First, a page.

I’d suggest removing the ball joint from the control arm at this point. Unless you have a vice handy. I placed a jack under the control arm to raise it up and then use a 2 or 3 jaw puller to pop it out. Beware, the ball joint will literally POP up once it is loose. So keep away from inside the fenderwell while you tighten the puller. (The below picture was taken before I actually got the ball joint off. That’s what the strut arm is there, and the jack isn’t.)


7) Remove the 17mm bolt holding the control arm to the frame of the car.

Here’s a pic of the control arm out of the car (ball joint is still in place):


8) If you’ve noticed, there’s only one bushing per side that needs pressed out in the front, the one in the end of the control arm. Here’s some pics of how I went about doing it. The “pusher” part of the puller I used was big enough that it didn’t fit inside the bushing, so I was able to just use it, instead of using a stack of washers. It would probably be easier to put the control arm in a vice, but since I didn’t have one at the time, I tried it without. It was surprisingly easy, just have the cheater bar handy. Here’s some pics of the different steps as I was pushing it out with a 2 jaw puller.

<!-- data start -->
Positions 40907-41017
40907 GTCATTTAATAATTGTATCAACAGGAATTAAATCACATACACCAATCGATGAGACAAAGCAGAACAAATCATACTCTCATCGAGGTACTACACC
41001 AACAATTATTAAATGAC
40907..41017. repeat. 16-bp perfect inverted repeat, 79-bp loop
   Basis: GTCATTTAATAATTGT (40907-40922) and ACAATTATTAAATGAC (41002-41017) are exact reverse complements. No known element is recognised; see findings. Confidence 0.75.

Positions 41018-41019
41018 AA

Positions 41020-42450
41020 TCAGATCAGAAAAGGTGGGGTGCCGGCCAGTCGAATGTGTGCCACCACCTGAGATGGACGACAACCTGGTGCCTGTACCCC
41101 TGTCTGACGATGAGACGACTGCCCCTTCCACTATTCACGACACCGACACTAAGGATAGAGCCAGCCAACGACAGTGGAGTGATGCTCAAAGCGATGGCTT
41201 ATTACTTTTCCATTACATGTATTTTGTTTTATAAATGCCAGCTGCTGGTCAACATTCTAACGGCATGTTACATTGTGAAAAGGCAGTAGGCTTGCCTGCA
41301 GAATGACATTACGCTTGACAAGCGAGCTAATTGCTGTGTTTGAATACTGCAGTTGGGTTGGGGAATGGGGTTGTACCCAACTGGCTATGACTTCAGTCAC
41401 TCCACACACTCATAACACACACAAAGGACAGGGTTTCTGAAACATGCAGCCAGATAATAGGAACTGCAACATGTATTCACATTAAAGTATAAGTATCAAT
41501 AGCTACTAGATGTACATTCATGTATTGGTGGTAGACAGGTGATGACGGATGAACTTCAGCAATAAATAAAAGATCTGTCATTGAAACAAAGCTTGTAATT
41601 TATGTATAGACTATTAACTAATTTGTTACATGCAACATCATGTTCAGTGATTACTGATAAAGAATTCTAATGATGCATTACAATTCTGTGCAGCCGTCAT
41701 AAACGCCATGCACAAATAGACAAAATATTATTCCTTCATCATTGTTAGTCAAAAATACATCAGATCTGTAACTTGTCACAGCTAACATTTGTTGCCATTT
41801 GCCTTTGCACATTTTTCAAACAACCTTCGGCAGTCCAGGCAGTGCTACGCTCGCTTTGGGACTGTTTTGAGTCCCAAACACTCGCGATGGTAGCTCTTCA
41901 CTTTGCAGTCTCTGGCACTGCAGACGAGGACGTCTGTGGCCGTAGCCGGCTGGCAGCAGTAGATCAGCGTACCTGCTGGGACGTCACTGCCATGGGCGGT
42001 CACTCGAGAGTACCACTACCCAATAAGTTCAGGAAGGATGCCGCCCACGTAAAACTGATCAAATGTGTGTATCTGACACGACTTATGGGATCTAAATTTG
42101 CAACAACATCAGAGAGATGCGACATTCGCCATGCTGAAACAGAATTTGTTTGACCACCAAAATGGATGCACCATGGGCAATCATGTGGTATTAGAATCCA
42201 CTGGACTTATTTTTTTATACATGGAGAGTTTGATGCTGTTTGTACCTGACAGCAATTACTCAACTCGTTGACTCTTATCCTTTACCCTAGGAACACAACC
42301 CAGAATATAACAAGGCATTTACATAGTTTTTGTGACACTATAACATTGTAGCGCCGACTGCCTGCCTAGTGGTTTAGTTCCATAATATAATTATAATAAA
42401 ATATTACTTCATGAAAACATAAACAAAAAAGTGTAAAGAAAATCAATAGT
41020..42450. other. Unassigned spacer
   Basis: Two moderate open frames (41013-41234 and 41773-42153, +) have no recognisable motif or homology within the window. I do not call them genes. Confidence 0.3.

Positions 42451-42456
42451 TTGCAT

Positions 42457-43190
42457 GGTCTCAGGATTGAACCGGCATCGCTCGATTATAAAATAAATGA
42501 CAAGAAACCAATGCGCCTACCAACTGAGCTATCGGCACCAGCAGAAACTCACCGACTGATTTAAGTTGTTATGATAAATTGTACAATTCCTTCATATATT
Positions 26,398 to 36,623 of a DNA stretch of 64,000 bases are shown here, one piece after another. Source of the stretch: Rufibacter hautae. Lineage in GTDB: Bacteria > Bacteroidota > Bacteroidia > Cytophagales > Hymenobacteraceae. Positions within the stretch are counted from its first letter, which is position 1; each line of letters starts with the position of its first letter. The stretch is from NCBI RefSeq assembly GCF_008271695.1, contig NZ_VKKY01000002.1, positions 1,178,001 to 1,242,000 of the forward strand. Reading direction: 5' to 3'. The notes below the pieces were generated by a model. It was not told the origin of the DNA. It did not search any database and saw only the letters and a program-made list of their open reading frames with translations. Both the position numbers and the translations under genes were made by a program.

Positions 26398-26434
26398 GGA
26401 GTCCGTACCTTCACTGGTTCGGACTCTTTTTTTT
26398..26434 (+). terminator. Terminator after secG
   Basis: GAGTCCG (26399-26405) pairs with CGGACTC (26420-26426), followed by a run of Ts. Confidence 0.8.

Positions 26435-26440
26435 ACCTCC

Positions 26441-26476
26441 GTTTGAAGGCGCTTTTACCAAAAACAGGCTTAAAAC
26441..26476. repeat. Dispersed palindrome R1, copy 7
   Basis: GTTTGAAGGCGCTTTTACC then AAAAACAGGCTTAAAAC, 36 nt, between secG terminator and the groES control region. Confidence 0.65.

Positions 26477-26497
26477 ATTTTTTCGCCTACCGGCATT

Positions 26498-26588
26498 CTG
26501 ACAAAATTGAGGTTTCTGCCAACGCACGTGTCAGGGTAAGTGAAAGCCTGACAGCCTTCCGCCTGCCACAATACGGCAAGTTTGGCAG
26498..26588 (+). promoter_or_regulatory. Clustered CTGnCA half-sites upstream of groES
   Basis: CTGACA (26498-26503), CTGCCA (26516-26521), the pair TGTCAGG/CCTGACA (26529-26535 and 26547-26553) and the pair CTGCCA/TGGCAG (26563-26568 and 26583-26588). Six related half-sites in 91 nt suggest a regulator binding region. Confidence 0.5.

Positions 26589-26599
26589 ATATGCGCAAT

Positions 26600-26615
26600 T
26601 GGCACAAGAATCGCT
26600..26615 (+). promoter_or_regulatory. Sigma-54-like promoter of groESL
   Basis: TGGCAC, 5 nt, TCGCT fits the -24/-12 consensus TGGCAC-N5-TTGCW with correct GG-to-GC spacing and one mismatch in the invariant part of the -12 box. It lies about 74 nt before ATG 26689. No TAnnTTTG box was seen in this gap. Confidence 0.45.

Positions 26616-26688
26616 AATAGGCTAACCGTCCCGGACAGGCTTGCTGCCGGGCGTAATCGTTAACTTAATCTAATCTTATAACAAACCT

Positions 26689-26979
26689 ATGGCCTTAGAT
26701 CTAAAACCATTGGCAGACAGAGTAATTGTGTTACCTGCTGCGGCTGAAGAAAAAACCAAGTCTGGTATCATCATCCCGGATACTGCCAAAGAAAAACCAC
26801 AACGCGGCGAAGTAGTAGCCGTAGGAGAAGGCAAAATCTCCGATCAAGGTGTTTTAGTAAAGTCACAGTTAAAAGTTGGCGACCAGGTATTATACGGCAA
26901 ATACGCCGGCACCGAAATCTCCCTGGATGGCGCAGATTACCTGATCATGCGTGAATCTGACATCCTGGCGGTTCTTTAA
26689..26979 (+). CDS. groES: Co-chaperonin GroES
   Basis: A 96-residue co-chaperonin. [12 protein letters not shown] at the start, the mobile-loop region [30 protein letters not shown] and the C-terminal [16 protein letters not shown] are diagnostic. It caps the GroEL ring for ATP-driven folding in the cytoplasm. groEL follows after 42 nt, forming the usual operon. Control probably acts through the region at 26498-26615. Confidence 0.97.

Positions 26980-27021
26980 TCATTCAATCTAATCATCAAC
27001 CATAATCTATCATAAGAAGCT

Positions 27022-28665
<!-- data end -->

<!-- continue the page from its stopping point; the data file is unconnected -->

Front Control Arm Bushing Install

1) Here’s a pic of the new TRD bushing beside the control arm. Notice the tapered end, you will need to press that end in first.


2) Lube up the bushing with some grease. I just used some white lithium grease, since that’s all I had around. Silicone grease would probably work better.


3) Carefully position the 2 parts in a table vise and start squeezing the bushing in. Make sure everything is going in straight. It may help to have an extra pair of hands to help hold and turn the vise handle.


4) After a while, you will not be able to push the bushing in any further without damaging your vise. Trust me on this…my brand new vise now has a slightly bent handle.